This October, VinePair is celebrating our second annual American Beer Month. From beer style basics to unexpected trends (pickle beer, anyone?), to historical deep dives and new developments in package design, expect an exploration of all that’s happening in breweries and taprooms across the United States all month long.
When ordering a draft beer at a bar, one might reasonably assume it’ll be served in a pint glass. The 16-ounce vessel is a staple around the world, and arguably the most popular glass for serving beer at bars and, in many instances, even at home. But is the pint really the best glass for beer service?
To find out, we asked Zach Mack, owner of NYC’s ABC Beer Co., for expert tips on which glasses craft beer geeks should serve their beer in (hint: The answer may not always be the pint).
Mack explains that, up until the fairly recent craft beer boom, beer didn’t need a special vessel of its own. “What was available in the beer market 15 to 20 years ago didn’t really need a different kind of glass,” says Mack. “If you were drinking Bud Light or an adjunct lager out of a glass, an old-school shaker pint or some mug was OK because there’s not really any nuance to the beer.”
But, he says, when drinking beers with distinct aroma and expression, a pint glass may not cut it. “You wouldn’t drink whiskey out of a coffee cup, and you wouldn’t drink wine out of a water glass,” he says. The same goes for good beer. “Beer deserves respect if it’s made the right way,” Mack says.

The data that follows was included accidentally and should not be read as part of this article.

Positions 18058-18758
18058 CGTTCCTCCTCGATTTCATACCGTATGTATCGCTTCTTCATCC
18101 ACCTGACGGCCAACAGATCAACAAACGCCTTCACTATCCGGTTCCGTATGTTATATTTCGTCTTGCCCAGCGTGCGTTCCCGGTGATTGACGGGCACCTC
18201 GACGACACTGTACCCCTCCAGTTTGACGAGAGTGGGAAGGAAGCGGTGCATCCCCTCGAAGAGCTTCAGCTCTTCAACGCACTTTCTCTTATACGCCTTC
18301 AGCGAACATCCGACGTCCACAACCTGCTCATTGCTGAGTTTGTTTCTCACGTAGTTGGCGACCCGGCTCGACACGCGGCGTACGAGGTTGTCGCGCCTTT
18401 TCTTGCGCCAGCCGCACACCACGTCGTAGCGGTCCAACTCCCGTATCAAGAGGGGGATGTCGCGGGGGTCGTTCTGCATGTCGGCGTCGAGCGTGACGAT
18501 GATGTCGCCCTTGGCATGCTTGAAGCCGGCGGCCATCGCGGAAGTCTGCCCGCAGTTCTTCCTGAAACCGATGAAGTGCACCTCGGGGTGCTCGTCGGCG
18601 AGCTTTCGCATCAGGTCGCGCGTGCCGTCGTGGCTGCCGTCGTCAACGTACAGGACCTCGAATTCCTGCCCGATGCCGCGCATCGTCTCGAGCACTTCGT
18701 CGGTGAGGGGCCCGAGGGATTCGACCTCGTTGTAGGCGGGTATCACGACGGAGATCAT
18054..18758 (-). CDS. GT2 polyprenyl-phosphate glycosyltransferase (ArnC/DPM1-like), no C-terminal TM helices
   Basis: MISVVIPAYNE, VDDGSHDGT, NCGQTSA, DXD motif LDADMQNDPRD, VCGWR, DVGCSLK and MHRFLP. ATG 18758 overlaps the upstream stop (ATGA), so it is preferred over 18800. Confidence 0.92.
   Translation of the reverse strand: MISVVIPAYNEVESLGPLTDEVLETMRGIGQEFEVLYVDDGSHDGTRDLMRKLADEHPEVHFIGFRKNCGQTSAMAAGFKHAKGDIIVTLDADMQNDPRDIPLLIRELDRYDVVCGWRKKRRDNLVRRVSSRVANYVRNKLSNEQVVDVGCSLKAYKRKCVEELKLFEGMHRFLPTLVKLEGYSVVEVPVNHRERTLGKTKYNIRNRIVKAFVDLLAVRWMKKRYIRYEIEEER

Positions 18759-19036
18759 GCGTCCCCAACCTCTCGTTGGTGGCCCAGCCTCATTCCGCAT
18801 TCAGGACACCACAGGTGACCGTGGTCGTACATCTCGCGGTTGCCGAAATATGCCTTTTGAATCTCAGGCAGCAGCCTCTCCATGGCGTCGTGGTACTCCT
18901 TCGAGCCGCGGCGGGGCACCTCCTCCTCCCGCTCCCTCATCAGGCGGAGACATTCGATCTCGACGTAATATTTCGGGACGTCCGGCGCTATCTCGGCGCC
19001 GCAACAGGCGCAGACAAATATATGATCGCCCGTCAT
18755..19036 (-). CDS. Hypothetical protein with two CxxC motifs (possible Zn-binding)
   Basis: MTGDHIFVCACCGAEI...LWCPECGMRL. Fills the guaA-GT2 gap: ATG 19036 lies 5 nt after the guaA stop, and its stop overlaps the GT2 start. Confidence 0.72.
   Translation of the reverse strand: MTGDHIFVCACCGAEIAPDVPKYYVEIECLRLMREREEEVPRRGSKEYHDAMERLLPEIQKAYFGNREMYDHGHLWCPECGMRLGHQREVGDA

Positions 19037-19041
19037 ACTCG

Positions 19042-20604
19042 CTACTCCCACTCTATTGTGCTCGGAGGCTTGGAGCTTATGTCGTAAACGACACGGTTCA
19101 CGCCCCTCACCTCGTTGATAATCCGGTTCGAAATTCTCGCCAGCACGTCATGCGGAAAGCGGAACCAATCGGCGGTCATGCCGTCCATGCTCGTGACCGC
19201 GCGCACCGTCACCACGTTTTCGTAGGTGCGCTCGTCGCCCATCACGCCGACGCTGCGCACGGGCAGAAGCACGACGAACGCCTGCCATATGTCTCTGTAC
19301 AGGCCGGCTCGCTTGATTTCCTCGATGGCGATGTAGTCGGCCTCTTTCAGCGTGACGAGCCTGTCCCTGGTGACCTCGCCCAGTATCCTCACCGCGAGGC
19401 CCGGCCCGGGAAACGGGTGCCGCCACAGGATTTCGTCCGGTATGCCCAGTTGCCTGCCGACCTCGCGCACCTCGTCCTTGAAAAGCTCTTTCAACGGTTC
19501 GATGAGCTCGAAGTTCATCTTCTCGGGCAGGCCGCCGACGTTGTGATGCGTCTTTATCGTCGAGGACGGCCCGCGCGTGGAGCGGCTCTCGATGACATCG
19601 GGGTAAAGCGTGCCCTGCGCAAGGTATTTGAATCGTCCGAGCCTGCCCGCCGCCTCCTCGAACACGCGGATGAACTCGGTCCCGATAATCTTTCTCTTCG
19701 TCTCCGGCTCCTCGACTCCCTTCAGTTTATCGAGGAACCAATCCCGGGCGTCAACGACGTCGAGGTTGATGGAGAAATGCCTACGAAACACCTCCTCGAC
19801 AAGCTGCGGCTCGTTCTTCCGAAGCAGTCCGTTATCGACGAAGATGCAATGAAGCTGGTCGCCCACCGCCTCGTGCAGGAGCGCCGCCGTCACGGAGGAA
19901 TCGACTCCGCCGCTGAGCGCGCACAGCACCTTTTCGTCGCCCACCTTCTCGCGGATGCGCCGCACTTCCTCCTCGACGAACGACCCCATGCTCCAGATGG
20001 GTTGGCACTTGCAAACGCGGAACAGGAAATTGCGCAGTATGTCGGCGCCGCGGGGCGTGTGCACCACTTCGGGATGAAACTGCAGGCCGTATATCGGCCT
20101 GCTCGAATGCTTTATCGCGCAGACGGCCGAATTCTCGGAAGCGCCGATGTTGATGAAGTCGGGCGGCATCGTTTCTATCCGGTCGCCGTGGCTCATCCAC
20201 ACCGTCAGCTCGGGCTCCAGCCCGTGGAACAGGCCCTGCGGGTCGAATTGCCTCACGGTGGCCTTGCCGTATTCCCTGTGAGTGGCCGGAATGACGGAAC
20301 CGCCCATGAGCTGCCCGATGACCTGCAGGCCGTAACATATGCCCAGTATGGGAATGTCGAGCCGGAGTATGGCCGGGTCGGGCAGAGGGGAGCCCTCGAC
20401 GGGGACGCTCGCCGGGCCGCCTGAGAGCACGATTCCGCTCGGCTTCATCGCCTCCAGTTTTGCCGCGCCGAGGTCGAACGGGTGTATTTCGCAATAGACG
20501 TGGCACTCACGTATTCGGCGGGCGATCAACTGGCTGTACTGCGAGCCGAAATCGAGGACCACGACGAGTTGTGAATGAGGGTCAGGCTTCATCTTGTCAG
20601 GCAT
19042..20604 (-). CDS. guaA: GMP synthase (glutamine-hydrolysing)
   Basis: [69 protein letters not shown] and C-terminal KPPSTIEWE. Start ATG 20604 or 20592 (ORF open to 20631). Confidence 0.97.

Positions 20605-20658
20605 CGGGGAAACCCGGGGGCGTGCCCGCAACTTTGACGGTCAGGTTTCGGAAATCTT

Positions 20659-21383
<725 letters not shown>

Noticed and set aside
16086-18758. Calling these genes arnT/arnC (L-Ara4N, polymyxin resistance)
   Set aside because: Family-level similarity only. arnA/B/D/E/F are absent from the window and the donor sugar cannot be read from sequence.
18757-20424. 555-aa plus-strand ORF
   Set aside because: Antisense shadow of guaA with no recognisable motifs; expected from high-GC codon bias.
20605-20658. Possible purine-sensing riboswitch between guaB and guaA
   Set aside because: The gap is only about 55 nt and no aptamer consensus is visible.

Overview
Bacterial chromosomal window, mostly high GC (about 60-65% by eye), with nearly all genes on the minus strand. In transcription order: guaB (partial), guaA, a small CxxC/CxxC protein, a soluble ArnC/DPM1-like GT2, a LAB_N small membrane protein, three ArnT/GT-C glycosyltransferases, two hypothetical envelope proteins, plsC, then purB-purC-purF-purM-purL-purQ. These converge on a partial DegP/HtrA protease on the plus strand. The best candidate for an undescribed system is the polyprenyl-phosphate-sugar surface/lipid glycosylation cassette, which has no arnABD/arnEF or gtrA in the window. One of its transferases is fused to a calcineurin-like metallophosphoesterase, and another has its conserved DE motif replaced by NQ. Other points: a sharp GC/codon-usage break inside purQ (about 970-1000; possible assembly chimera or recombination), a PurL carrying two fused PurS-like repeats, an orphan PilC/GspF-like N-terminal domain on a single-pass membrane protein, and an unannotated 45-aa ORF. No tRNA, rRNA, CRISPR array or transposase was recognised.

The most common pint glass used in dives and home bars alike is what Mack calls a “shaker pint.” These glasses were originally made for shaking cocktails, not serving beer, but after Prohibition ended, many bars began using them as multipurpose glasses for both shaking mixed drinks and serving beer.
But these glasses lack the proper shape for optimal aromatics. Instead, Mack recommends using nonic or Willi Belcher pint glasses, or Teku glasses, as multipurpose glasses for quality ales and lagers.
That’s because the varying shapes of beer glasses are for more than just aesthetics — each shape serves a specific purpose. For example, the nonic — a pint glass with a bulge near the top — is built with the intention of optimal stacking potential. Plus, Mack says, this standard 16-ounce pint builds in an extra 2 ounces for head. “You’re supposed to serve the beer with a half an inch of foam on the top,” he says. “Without it, it means your beer’s flat.”
And the volume of one’s beer glass can also affect one’s sipping experience, especially depending on the beer. “You can’t serve someone a 9 and a half percent triple IPA in a 16-ounce glass,” Mack says. “That’s just irresponsible.”
In a pinch, brandy snifters can be used in place of beer glasses for such high-ABV brews, but more recently, beertenders have become partial to the Teku glass. These smaller, stemmed glasses can be used for almost any beer: “They’re as good for aromatic Belgian beers as they are for barrel-aged sours and crazy, funky farmhouse ales,” Mack says. Plus, for home enthusiasts lacking shelf space, these glasses can be easily used for wine.
And what of the infamous beer stein, often found at Oktoberfest celebrations? “A lot of people end up using them for change jars for a reason, right?” Mack jokes. Though there’s rarely a good reason to sip from a stein — as these vessels are mostly ornamental — Mack says they’re great for decoration, or for use as water glasses.